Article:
I thought I’d write a bit about how I work as a juggler. I do hour-long shows, which mix creative and technical juggling with physical and spoken comedy. It’s taken me 10 years of practice to get to where I am now, which is a whole lot of work, so the least I can do is share some of my methods here, in case any aspiring juggler wants to follow in my footsteps.
As an example, I thought I’d look at my ring juggling routine. My process follows these steps:
Then I repeat steps three, four and five, over and over. Step three is where I put in most of the work, and it’s always a struggle. But let’s take these in order, in a series workshop.
First you have no act, and then, after this step, you have an act, even if it only exists in your head. There has to be a reason for the act to exist, as I’m a big believer in Cause and Effect in juggling. Here were my criteria.
The act must:
– be self contained
– only use any props I already carry in my case
– fun for a general audience
– not rely on any spoken introduction, in case I need to perform it in a gala show
– technically impressive
– last about 4 or 5 minutes
– I can also perform it at a juggling convention, if the need arises.
I decided to make a ring routine, as I carried 7 rings in my case, and only ever used them for about a minute at the start of a Rings-Balls-Club routine. First I actually choreographed an extra minute of ball juggling to, and made that three-prop routine into a two-prop routine.
I use rings that are red on one side and white on the other. This is so I can make them change colour as I juggle, from the point of view of the audience. It’s a really great effect!
But last year I got a bit obsessed my three ring juggling, and worked out as many tricks and patterns as I could where, from the point of view of the audience, the rings DIDN’T change colour.
This, I realized, could be the basis of a fun routine. I could start with a minute of juggling, and do all kinds of interesting tricks with three white rings, and then BAM – the rings are red. Up until that point I wouldn’t stop, and wouldn’t want or expect any applause from the audience, but from then on they would always be wondering what might happen next.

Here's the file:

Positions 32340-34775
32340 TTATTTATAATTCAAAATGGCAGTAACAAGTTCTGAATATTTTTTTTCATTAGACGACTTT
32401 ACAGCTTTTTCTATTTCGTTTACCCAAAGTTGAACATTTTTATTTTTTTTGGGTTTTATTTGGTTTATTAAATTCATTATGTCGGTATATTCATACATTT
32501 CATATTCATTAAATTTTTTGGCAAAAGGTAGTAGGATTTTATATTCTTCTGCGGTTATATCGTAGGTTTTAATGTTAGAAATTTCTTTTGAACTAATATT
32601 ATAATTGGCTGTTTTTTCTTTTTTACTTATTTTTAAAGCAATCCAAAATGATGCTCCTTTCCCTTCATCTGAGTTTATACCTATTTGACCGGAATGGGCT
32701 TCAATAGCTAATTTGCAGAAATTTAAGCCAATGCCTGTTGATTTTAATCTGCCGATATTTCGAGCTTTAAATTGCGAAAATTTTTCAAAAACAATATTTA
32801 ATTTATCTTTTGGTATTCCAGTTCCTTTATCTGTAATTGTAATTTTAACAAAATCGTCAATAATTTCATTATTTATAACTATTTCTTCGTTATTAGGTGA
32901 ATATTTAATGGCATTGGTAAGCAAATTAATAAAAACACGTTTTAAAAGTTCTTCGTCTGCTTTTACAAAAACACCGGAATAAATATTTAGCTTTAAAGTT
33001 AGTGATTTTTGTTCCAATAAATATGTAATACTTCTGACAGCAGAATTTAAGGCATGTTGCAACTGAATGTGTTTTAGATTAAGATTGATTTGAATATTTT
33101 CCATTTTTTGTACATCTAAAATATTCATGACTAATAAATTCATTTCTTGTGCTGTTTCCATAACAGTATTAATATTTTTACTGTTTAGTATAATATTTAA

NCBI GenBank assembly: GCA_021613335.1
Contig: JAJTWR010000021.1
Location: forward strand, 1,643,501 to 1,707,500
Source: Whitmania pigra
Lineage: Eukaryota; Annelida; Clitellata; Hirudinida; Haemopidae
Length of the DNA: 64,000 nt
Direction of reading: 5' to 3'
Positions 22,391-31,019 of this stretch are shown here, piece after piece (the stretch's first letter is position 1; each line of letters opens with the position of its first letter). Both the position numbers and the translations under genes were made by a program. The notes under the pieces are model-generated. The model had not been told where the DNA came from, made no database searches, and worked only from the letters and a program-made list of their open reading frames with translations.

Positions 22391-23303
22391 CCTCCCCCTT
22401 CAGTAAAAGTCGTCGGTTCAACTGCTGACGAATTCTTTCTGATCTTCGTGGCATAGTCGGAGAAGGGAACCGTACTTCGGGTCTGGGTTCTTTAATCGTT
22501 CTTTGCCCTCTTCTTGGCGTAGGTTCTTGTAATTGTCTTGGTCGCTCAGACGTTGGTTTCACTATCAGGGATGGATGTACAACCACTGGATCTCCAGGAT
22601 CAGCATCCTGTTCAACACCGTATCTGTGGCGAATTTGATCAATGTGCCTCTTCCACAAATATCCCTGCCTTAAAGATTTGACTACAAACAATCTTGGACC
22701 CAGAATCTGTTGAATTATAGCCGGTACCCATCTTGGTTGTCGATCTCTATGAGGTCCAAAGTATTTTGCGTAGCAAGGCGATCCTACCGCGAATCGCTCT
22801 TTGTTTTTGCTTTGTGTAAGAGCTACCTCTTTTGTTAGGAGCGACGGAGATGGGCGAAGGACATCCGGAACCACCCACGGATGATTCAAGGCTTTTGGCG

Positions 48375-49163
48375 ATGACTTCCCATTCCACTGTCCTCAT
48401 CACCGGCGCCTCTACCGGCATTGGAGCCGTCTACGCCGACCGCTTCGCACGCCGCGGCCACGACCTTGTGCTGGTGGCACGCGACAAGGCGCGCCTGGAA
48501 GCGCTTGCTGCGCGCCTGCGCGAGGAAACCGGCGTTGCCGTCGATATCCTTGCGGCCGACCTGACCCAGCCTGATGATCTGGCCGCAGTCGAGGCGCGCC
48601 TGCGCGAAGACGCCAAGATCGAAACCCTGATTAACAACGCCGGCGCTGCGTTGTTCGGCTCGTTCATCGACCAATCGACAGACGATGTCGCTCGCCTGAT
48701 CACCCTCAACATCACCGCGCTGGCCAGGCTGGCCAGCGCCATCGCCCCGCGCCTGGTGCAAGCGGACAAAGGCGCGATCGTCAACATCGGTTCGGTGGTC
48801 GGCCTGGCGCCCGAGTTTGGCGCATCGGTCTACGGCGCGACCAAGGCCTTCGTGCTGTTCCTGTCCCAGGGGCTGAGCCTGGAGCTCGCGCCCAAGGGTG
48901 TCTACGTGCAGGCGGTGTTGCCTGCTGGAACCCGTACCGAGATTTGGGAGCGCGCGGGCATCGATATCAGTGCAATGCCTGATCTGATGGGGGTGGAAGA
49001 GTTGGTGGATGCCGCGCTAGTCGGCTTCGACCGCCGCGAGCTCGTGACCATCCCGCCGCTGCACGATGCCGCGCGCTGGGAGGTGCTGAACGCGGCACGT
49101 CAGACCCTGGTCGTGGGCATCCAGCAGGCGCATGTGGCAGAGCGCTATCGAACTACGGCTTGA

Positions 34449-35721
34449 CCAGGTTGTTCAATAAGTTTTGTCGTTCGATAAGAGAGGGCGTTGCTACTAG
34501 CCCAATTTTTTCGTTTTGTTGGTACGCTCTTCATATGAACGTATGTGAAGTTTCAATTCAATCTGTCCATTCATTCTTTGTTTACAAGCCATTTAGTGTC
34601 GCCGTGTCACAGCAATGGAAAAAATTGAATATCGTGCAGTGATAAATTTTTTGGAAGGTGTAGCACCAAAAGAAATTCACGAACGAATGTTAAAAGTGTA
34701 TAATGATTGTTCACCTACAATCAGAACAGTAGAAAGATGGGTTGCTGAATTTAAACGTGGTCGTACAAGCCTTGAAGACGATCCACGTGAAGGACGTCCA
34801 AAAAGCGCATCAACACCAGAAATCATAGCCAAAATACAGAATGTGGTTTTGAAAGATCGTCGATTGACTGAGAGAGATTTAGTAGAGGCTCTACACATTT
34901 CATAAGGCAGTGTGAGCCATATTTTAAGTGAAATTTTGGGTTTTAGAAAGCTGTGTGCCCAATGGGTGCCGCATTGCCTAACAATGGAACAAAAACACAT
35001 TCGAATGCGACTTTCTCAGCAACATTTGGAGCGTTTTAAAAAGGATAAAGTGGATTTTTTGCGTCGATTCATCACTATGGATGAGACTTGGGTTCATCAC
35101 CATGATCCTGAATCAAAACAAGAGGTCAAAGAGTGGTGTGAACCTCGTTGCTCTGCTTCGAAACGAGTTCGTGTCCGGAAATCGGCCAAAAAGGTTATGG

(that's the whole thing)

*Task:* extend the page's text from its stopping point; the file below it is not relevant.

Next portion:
However, I didn’t think just doing colour changing, or non-colour changing, tricks would be enough to sustain an entire routine.
Thankfully, during my long history of ring juggling, I’d also developed many ideas about spinning rings around different axis of rotation, especially with pancake throws. I knew I’d want to put these in the routine too.
Technically, I wanted to show off with some numbers juggling, so I knew I’d finish with six or seven rings. I’m pretty good with rings, so I knew this wouldn’t be a problem.
Finally, I knew I’d be able to stretch out what is normally, for me, the boring numbers juggling part of the routine, if needed, with a comedy bit I do which involves explaining a juggling trick while holding a prop in my mouth. It’s completely stupid, but handy because I don’t actually have to write any jokes, I just keep making stupid noises until either the audience stops laughing, or STARTS laughing.
And so the idea was there. I’ve actually practiced putting together routines many times in the past, so knew I what I was getting into from the start. The way I currently introduce this routine is like this:
“Unlike the juggling ball, which is just a point moving in space, the juggling ring is unique in that is can turn, flip, and rotate through all three spacial dimensions. and I’m going to add another dimension into my ring juggling tonight, and that is the dimension of colour. Colour? Just watch closely as I juggle these three white ringsâ€¦”
And then I begin!
Next up I’ll talk about choreography.